I work at Christopher Columbus Campus, in the Bronx. The campus consists of Christopher Columbus High School, a large overcrowded multi-session high school co-existing in a campus setting with four small schools. As the UFT Teacher Center site staff there, I work with a large number of educators for whom the contract, or lack of one, has become a stressful and at times divisive issue.

Why ratify the contract? If you want the abbreviated version it is simple. The alternatives are highly unappetizing. If we attempt to go back to the bargaining table with Bloomberg all indications are that he will fall back to the fact finders’ report. If we reject this, our only option is to strike. From the chatter around this building, I just don’t think we have the will as an organization to go through the suffering it would entail to come out on top of such a monumental battle. This leaves only one realistic possibility at this time – to ratify the contract.

There are a number of benefits that the contract has over the fact finders’ recommendations. One very obvious improvement is the elimination of the proposed 10 free coverages. Another has to be the increase in back pay by 65% over the recommendations.

Examining the contract in more depth though, we should be able to recognize that there are other positives we should lock in with the offer currently on the table. Very significantly, we at last have an agreement that the city and union will work together to get the 25/55 retirement agreement from the State. This will provide a major benefit to all of us who are on Tiers II,III and IV, a substantial shortening of our length of service.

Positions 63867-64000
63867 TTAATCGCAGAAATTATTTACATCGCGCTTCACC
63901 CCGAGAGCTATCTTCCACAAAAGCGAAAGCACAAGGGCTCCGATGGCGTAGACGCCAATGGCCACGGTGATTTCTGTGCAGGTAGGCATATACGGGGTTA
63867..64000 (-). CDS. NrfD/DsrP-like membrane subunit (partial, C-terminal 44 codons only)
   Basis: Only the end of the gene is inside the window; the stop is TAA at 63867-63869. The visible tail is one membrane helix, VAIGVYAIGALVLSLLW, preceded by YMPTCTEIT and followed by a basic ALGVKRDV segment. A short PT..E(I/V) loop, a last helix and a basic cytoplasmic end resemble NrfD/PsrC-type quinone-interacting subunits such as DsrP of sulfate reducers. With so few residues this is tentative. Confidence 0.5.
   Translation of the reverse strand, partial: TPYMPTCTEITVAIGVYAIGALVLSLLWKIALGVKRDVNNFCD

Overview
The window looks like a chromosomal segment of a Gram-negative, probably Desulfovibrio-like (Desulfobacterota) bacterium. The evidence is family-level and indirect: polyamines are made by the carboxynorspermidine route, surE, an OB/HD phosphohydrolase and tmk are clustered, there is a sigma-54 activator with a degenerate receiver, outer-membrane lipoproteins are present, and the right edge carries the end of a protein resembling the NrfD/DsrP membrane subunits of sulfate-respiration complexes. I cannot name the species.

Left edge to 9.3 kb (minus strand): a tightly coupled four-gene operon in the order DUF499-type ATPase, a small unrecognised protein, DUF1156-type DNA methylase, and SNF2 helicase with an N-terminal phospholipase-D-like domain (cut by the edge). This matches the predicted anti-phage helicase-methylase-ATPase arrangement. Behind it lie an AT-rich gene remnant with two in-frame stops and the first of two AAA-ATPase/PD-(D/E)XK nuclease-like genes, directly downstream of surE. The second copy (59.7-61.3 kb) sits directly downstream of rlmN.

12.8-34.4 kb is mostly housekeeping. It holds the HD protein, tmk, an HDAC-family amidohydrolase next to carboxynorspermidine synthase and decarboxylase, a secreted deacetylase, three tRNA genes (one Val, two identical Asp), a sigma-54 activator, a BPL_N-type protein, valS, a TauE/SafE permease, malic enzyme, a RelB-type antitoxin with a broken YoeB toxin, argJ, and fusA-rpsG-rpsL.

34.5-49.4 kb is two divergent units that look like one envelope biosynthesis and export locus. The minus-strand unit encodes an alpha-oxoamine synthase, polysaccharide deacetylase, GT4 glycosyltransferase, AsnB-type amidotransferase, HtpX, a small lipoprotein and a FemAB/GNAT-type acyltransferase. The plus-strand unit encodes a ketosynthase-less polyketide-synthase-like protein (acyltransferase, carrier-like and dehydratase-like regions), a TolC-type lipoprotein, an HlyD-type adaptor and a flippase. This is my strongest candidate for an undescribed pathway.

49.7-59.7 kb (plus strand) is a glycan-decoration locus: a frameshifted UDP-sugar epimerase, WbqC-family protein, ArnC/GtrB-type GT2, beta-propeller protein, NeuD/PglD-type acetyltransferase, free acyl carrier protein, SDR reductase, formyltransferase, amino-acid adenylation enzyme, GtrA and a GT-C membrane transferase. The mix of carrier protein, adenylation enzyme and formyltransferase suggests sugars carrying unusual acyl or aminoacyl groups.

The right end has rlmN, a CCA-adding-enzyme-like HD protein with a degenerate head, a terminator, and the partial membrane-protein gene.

This contract also maintains our health benefits as they stand. Since the cost of healthcare has risen by 73% for employers over the past five years this is a very significant positive for us. Most of our friends in other professions have faced massive increases in the cost of their healthcare, expected to shoulder increasingly high contributions and co-payments as the cost of health insurance skyrockets.

There are voices urging us to vote down this contract. They seem to think that we can do better. This does not strike me as a rational conclusion. Since the mayor has not only agreed to accept the independent fact finders’ recommendations, but has actually worked with our union to give something that most would consider better, the general public will not expect him to turn around and be even more generous. They are more likely to expect him to take a tough line. It seems as straightforward as the following multiple-choice question to me:

Vote to
a) Accept the contract
b) Accept the fact finders’ recommendations
c) Strike